In the fall of 1944, my great-aunt, Emma Jonas, was transported from Berlin to the Nazi concentration camp at Theresienstadt. While there, she was forced to work in a factory processing muscovite, a form of mica used in the German war industry. After Emma died in 1971, her daughter, my aunt, found an envelope among her mother’s effects containing broken slices of this mineral. In this talk, which is taken from a forthcoming book of essays about “elemental things,” I offer a context for these facts in an attempt to understand why Emma Jonas might have chosen to keep possession of these items from this very difficult period of her life.
Hugh Raffles is an anthropologist whose work explores relationships among people, animals, and things. His writing has appeared in academic and popular venues, including Granta, Public Culture, Natural History, Orion, American Ethnologist, the New York Times, and The Best American Essays.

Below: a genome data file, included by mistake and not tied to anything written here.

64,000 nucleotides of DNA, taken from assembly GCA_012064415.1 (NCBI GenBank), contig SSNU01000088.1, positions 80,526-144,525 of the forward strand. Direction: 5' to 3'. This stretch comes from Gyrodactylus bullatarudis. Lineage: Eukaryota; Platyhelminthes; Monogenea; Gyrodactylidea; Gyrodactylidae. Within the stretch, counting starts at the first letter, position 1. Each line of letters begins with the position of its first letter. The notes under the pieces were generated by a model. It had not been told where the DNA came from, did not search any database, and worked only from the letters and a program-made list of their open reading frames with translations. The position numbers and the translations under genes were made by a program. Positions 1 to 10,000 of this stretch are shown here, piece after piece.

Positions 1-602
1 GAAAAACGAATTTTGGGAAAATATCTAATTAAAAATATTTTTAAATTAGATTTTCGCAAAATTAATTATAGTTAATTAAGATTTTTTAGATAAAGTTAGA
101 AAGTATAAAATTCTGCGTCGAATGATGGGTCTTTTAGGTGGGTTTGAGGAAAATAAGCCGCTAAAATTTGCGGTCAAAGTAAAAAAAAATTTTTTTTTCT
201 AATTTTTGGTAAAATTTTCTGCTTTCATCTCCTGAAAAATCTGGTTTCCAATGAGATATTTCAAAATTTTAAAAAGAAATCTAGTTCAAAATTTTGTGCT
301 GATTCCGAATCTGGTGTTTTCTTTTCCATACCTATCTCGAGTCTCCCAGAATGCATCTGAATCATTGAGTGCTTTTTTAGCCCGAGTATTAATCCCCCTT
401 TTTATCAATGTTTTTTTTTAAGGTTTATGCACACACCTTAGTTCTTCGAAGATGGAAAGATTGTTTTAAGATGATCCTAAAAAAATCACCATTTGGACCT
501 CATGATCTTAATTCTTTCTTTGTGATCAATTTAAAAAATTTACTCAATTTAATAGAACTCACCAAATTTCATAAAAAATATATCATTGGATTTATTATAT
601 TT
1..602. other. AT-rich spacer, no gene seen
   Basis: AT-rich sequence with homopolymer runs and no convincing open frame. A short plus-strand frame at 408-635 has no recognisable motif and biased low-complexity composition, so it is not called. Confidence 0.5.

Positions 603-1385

Raffles is Professor of Anthropology and Director, Graduate Institute for Design, Ethnography, and Social Thought at the New School for Social Research.
The Bernd Lambert Memorial Lecture Series, to be inaugurated in 2017, was established by the Cornell University Department of Anthropology in honor of one of its most distinguished faculty members. Bernd Lambert, an ethnographer of the Pacific Islands, joined the Cornell faculty in 1964. For over 50 years as both active and emeritus professor of anthropology, his research and teaching ranged widely from issues of kinship and social organization to myth and symbol. The Lambert lectures honor Prof. Lambert’s legacy by bringing similarly broad-minded scholars to the Cornell campus for a series of events that culminate in an evening lecture.
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